And so, the Ballet Company of La Scala entered the twentieth century, thanks also to remarkable choreographers from Diaghilev’s company such as Mikhail Fokin and Léonide Massine. New names arrived from the worlds of the free and expressionist dance of Central Europe, names such as Aurel Milloss, whom Arturo Toscanini charged with the task of rebuilding the Company following the Second World War. For his repertoire, Milloss invited great musicians and celebrated set designers and painters, as well as illustrious guests such as George Balanchine. In the 1950s and 1960s, La Scala became a stage open to the stars of the world of ballet. The choreographers Roland Petit and Maurice Béjart debuted in 1963 and 1971 respectively, while the étoiles included Carla Fracci, Liliana Cosi, Luciana Savignano, Paolo Bortoluzzi. Guest appearances were made by Margot Fonteyn and Yvette Chauviré, as well as Rudolf Nureyev, who became closely associated with La Scala from 1965, as did Alessandra Ferri in the 1990s.
More recently, the Ballet Company of La Scala has grown in international visibility, performing at the Paris Opéra, in the United States, at the Bolshoi in Moscow and the Mariinsky-Kirov Theatre in Saint Petersburg, in Germany, Turkey, Brazil, Spain, Mexico, China and Australia. The expressive and technical appeal are guaranteed by three star names: Svetlana Zakharova, Roberto Bolle and Massimo Murru. But even some young principal dancers, soloists and members of the corps de ballet have been included in leading roles, initially by the much-loved Elisabetta Terabust, former director at La Scala (from 1993 to 1997, and again in 2007-2008) who recently died, and then by Makhar Vaziev (from 2009 to 2015), who also opted for internationally much-sought-after guests. In the conviction that, overall, a company should excel in rigour and versatility, great conductors have been called to the podium for the ballet, a further attraction for a Theatre and central to international musical life. An Italian, Mauro Bigonzetti, has alternated with Vaziev, albeit for only one season. Since October 2016, the leadership of the Ballet Company has again been entrusted to Frédéric Olivieri, previously director between 2002 and 2007. With renewed energy, he has enlarged the hierarchy and, today, among the principal dancers are to be found Nicoletta Manni, Claudio Coviello, Virna Toppi, Martina Arduino and Timofej Andrijashenko, while some of the soloists include names such as Massimo Garon, Marco Agostino, Vittoria Valerio, Federico Fresi, Alessandra Vassallo, Christian Fagetti, Nicola Del Freo and Maria Celeste Losa. From the ranks of the corps de ballet, young dancers are emerging, trained at the Ballet School, which is the Company’s - but not only - main source of new members, while also prominent entrées are frequently reserved for “additional dancers”. Olivieri is working to complement the academic repertoire with creations dedicated to the Ballet Company of La Scala: indeed, a great Company is distinguished by the care and attention it devotes to its young talents and by its ability to project itself towards ballet that reflects our times.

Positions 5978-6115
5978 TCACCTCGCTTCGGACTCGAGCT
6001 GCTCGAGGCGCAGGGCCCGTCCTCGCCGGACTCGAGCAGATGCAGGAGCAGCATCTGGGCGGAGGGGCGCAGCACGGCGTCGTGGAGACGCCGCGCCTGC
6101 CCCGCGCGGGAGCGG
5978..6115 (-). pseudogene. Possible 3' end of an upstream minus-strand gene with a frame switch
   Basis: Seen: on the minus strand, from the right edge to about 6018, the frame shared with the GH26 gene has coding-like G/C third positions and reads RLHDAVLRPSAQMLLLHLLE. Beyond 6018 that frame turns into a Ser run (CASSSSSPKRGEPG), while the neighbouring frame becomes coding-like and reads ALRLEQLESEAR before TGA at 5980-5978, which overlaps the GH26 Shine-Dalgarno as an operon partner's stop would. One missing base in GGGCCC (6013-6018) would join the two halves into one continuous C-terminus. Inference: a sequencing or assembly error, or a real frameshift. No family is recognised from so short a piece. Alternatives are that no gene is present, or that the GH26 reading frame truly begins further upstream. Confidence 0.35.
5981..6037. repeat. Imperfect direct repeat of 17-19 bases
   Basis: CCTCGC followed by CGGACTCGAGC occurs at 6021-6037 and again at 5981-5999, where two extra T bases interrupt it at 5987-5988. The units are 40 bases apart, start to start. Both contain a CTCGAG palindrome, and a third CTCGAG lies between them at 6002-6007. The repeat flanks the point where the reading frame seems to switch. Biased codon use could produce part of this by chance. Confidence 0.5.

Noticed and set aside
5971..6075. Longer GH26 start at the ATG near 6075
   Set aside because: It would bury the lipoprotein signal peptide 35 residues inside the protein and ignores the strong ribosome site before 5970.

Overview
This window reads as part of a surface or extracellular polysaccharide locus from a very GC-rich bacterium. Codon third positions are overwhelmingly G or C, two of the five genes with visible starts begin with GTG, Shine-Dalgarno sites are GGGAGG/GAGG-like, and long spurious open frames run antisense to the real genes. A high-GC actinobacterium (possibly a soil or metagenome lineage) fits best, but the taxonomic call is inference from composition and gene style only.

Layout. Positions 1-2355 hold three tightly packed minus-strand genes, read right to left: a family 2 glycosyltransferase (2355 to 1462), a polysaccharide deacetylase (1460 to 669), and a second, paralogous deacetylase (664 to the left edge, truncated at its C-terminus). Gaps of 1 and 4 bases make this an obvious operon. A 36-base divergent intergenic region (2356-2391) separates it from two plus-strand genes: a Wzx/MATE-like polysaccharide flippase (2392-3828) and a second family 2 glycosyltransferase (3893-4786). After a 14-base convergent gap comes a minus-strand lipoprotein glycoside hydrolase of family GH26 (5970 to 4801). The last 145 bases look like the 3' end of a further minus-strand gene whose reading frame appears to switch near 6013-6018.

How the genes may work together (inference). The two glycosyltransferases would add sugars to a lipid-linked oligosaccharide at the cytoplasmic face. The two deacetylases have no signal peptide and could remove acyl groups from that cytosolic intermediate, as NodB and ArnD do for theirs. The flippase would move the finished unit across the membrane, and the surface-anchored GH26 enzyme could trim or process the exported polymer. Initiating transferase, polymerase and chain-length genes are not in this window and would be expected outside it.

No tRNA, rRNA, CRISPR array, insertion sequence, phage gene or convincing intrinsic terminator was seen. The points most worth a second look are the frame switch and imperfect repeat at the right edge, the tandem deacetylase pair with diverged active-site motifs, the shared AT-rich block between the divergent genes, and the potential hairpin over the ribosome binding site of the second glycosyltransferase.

Thursday, 21st March - Saturday, 23rd March @ 19:30
Sunday, 24th March @ 14:30
Duration: About 130 mins (incl. a 30 mins intermission)
Follow our WeChat for event news, deals, gossip and more!
Teatro alla Scala Ballet Company: Giselle
Shanghai Grand Theatre Lyric Theatre
300 Renmin Da Dao, near Huangpi Bei Lu Huangpu Shanghai